Defender of quiet places
Acoustic ecologist Gordon Hempton says natural sounds are disappearing.
I checked in with Gordon Hempton the other day. The adventurer answered his cellphone while shoveling gravel outside his Washington State home. I was fortunate. Mr. Hempton is frequently off in the wilderness, recording pristine sounds of the natural world. You may have heard his soundtracks of rain forests dripping, surf crashing, streams burbling, frogs croaking, birds trilling, and so on. The self-described "sound tracker" is an activist in defense of Earth's ambience, which Hempton says is disappearing faster than it can be preserved. Why? We simply make too much noise.Skip to next paragraph
Subscribe Today to the Monitor
"Quiet is going extinct," laments the acoustic ecologist, a fancy title for an expert on the environment of sound. In the background, I hear the grating of stones against metal.
I wonder about unwanted racket in the West. Even where I live, in small-town New Mexico, things seem noisier than they did only a decade ago. "Have you followed up on your 1998 survey?" I ask.
The shoveling stops.
"Nah," Hempton replies, an edge of disappointment in his mellifluous voice. "Conditions were bad everywhere I went, including parks and wilderness areas. I knew I would never make that trip again."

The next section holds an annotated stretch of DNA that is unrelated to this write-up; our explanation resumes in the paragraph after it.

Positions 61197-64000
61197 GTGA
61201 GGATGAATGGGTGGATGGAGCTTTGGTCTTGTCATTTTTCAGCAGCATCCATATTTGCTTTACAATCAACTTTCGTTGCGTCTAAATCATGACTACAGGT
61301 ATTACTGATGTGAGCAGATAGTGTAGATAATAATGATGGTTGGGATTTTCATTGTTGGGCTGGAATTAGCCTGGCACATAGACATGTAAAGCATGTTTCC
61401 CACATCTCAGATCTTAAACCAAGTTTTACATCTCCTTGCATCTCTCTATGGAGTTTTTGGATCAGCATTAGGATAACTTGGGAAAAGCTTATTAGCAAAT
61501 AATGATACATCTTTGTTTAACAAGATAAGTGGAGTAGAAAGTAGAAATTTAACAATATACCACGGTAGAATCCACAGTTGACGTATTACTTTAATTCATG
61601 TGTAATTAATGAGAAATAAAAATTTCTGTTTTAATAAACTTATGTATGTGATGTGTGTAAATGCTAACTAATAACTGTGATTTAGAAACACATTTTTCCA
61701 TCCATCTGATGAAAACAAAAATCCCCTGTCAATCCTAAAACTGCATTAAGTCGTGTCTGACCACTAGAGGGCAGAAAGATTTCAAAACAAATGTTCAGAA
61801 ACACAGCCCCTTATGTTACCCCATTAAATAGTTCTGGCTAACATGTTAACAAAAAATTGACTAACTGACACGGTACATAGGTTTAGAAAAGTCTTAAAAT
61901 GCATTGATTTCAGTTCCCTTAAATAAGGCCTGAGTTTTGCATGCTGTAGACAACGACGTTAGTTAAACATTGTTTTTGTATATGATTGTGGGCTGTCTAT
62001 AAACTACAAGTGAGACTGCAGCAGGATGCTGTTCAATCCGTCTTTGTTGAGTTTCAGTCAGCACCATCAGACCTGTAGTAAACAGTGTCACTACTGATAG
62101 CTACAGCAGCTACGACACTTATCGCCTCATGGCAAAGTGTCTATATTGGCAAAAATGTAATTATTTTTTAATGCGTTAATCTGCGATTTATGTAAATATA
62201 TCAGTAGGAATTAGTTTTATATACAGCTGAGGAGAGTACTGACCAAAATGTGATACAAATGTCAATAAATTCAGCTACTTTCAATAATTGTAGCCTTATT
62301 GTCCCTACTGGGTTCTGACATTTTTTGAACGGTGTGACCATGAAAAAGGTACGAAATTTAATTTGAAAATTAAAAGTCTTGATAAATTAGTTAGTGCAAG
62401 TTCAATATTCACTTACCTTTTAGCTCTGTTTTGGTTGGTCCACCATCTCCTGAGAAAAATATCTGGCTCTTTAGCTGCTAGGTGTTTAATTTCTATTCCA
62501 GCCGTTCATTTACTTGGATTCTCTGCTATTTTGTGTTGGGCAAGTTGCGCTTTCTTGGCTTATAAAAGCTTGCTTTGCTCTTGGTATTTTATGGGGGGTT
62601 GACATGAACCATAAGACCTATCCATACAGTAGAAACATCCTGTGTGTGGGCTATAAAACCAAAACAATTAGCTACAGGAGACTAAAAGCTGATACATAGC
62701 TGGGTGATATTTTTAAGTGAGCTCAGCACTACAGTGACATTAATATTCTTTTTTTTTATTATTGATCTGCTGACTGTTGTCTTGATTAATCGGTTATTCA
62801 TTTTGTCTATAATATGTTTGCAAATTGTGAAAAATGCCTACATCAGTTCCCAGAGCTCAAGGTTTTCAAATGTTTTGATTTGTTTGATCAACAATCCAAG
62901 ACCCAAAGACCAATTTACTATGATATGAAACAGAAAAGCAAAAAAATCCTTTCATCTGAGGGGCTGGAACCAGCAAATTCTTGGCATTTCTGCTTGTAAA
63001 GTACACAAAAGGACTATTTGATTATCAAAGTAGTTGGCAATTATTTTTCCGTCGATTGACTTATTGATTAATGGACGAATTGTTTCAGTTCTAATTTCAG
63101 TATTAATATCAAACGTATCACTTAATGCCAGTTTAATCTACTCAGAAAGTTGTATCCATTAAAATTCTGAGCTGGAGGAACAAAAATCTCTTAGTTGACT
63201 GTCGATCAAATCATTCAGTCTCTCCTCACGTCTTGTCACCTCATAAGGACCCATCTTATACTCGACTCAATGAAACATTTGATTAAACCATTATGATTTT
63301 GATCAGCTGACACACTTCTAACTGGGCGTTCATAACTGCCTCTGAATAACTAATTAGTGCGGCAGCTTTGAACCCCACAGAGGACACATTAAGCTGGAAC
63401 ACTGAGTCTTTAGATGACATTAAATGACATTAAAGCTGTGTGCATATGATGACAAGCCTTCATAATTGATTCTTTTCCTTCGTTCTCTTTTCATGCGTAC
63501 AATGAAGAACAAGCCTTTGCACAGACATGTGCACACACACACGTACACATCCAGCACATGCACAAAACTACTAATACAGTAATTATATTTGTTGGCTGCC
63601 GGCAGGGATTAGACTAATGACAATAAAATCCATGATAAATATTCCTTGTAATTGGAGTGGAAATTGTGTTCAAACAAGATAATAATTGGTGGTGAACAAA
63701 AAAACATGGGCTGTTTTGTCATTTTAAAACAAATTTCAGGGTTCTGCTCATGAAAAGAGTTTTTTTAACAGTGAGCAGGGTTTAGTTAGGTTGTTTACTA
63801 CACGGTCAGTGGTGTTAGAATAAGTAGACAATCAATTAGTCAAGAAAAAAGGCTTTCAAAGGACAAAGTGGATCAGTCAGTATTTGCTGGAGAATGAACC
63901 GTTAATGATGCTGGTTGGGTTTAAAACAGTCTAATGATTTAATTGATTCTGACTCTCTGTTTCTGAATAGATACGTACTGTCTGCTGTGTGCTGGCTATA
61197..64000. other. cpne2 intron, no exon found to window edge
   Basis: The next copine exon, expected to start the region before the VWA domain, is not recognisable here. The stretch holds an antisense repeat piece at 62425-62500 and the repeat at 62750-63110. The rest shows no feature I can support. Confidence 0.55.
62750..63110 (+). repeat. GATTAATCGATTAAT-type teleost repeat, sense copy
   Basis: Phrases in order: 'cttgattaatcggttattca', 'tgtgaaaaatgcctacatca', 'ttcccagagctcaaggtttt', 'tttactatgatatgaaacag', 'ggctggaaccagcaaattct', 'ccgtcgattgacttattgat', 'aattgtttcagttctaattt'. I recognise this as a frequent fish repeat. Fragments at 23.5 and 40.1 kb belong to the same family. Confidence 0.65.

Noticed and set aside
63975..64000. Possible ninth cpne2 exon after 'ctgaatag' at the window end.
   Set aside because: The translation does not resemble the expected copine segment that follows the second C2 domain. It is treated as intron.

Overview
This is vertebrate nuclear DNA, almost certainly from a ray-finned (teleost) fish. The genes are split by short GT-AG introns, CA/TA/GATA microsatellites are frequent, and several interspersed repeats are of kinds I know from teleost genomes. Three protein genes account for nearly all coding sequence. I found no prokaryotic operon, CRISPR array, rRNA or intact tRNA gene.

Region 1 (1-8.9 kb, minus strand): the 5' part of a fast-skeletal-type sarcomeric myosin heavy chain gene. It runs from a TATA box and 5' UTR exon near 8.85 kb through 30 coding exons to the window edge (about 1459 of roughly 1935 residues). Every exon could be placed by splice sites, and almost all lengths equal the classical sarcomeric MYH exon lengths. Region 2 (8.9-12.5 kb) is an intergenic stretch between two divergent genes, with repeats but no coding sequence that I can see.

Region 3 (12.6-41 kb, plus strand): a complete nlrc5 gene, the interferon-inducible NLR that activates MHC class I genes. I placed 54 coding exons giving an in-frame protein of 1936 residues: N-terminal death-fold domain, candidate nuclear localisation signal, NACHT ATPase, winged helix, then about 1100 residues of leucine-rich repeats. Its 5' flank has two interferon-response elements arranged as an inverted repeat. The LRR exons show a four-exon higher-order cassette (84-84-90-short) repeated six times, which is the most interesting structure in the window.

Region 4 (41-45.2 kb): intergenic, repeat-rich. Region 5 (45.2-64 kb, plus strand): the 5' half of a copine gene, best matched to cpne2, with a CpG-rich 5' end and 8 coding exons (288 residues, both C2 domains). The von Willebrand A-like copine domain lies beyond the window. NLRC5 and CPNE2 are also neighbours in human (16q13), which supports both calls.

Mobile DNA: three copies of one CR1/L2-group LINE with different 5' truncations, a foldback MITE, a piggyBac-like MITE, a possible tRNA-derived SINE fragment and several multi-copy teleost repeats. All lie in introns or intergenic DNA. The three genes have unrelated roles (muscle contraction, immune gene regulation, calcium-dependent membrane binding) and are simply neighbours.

Ten years ago, the man with the ultra-sensitive microphone toured 15 states. "I looped from the Pacific Northwest down to Arizona," Hempton recalls, "then through the Rockies and into the northern Midwest." During daylight only two locations – remote parts of Colorado and Minnesota – were reliably free of such distractions as car engines, jet planes, chain saws, and gunfire. Even Yellowstone National Park and the Grand Canyon suffered from the whine of machinery, whump-whump of helicopters, and drone of distant traffic. Taping a quarter-hour of undisturbed natural ambience was almost impossible.
"It was so much work to get 40 or 50 hours of usable material in places where I once recorded 200 to 300 hours," Hempton says with a sigh.
What changed? Until the 1980s, most invasive sounds in the backcountry came from single, stationary sources. "I could wait for a while and the interference would stop," Hempton explains. "Now I'm likely to hear two or three or four periodic, intrusive noises."
The din accumulates from cows, dogs, all-terrain vehicles, portable stereos, trucks – you name it. Even mountain bikers pose a problem: "They tend to chat with one another even when they are 50 yards apart." And the hum of electric transmission cables and natural gas lines can travel long distances. "I can hear it," the recordist declares, "and my hearing is not significantly better than that of the average person."